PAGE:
Henry Ford Hospital Medical Journal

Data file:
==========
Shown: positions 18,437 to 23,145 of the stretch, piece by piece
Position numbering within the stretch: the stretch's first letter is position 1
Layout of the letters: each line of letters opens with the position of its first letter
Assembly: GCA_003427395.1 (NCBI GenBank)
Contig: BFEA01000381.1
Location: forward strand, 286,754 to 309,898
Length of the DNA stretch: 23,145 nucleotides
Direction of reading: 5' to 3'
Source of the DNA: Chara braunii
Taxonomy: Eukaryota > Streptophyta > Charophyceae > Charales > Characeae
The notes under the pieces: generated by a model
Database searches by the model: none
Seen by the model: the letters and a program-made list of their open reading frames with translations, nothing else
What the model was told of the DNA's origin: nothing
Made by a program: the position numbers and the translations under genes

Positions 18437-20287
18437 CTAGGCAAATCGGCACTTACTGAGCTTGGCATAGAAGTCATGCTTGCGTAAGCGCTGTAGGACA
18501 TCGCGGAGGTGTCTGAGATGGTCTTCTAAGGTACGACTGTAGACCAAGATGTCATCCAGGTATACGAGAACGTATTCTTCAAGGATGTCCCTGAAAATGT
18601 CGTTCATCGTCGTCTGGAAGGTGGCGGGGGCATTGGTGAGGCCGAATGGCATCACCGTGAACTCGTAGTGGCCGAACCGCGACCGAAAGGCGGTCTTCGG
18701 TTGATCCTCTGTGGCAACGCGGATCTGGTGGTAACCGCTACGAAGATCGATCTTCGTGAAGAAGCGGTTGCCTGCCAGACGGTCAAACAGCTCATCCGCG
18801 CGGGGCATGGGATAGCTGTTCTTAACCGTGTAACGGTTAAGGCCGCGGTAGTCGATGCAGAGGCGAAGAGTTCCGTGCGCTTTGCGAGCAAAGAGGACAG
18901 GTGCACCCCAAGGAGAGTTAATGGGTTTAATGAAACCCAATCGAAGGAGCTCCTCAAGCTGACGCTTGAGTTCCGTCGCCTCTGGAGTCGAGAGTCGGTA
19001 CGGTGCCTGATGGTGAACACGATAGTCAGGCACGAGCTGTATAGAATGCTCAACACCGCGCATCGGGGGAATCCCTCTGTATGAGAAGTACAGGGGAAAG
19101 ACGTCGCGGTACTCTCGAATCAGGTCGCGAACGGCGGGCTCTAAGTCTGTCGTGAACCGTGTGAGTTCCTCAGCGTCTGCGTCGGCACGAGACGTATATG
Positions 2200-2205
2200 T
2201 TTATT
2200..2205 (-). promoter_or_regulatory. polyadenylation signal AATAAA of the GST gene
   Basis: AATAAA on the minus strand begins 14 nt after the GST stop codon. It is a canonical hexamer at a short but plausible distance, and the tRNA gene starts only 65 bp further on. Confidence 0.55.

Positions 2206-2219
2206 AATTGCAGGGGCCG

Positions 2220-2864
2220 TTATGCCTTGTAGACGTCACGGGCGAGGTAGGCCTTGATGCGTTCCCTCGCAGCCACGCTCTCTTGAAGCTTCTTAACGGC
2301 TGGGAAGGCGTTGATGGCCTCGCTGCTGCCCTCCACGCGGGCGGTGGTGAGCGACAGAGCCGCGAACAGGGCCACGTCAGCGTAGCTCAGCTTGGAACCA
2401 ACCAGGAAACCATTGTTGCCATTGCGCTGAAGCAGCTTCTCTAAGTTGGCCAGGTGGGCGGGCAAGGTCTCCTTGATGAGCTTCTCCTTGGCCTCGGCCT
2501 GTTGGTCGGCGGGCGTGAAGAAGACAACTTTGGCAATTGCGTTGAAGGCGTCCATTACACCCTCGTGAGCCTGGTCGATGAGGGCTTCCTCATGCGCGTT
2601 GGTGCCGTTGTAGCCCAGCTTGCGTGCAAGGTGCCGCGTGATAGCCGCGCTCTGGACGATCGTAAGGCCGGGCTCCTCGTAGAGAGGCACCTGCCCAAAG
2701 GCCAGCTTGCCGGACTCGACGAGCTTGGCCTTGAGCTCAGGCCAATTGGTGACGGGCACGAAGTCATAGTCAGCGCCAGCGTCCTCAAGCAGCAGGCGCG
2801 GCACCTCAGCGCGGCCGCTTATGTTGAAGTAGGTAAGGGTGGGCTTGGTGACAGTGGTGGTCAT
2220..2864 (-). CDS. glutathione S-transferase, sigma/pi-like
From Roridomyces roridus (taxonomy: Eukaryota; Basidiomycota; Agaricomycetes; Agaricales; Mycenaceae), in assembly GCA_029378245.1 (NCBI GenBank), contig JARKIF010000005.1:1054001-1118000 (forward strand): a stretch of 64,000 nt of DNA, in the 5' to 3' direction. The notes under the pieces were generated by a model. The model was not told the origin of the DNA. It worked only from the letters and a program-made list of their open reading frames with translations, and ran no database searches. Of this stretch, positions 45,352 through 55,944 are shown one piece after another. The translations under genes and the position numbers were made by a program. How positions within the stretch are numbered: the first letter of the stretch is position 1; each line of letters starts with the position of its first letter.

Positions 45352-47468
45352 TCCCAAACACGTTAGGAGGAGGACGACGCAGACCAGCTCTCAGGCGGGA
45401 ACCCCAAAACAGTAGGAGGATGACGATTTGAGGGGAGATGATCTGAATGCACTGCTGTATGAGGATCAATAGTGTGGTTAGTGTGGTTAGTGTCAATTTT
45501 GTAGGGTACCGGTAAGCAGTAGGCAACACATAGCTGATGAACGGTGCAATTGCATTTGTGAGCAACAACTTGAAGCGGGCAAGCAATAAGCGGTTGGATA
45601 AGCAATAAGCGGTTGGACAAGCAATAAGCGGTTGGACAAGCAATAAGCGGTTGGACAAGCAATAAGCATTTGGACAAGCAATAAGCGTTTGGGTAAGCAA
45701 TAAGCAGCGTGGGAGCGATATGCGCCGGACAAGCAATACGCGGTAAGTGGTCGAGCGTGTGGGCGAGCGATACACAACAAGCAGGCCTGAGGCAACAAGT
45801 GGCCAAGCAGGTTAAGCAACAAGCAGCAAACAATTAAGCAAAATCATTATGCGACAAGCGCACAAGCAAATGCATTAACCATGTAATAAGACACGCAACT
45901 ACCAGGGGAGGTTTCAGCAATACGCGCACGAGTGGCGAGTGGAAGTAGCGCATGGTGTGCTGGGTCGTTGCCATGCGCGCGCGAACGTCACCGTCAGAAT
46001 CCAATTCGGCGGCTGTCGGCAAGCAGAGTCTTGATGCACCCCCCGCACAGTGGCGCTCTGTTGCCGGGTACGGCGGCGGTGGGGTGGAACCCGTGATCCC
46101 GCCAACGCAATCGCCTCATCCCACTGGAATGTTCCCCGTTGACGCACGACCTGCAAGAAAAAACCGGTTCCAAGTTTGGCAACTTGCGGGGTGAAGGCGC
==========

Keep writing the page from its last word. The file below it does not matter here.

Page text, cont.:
Progress in understanding the single gene, cytogenetic, and multifactorial traits that predispose to human cancer suggests possible new directions for research in the multiple endocrine neoplasia (MEN) syndromes. Among the other 200 or so monogenic disorders associated with human neoplasia, advances have come from further delineation of syndromes by various clinical specialists, the recognition of subtypes of syndromes previously thought to be homogeneous, the search for in vitro manifestations of the mutant gene in fibroblasts, and the establishment of cell, tissue and patient registries and of voluntary lay organizations to serve as advocates for the disease. With regard to cytogenetics, the findings of 20p- and chromosomal fragility demand clarification. Because the age at tumor development varies in MEN, the influence of environment on the mutant gene (ecogenetics) deserves emphasis in future studies. There is a need to achieve a consensus on clinical care, especially the indications and timing of surgery, and to measure the frequency of the disease in the general population.